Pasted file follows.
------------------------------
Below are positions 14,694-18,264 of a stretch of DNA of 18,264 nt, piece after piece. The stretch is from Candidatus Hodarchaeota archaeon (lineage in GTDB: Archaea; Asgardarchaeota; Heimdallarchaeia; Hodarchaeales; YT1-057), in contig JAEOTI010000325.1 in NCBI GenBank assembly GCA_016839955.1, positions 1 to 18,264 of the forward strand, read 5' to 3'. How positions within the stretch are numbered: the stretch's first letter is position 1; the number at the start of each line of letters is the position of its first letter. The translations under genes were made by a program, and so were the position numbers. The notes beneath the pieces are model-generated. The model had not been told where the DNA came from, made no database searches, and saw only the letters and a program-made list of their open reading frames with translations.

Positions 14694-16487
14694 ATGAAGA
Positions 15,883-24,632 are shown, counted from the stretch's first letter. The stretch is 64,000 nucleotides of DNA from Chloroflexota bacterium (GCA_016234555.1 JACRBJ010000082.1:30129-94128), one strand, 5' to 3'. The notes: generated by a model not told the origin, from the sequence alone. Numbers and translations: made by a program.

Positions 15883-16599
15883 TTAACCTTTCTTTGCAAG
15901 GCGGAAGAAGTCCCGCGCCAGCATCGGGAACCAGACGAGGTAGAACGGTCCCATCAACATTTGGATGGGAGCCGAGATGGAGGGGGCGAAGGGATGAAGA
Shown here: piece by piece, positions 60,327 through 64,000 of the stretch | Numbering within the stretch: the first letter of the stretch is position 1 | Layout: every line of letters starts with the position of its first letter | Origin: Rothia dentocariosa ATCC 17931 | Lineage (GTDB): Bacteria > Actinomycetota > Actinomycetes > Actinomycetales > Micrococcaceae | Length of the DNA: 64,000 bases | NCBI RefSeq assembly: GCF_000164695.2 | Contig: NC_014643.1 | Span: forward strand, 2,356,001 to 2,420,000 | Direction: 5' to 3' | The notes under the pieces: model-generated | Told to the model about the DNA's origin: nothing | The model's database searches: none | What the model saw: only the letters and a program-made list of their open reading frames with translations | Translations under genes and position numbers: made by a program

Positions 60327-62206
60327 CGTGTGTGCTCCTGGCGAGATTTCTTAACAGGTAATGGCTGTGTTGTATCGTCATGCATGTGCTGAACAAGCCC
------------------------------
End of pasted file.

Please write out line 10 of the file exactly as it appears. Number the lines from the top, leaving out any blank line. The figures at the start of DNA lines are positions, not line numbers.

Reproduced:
60327 CGTGTGTGCTCCTGGCGAGATTTCTTAACAGGTAATGGCTGTGTTGTATCGTCATGCATGTGCTGAACAAGCCC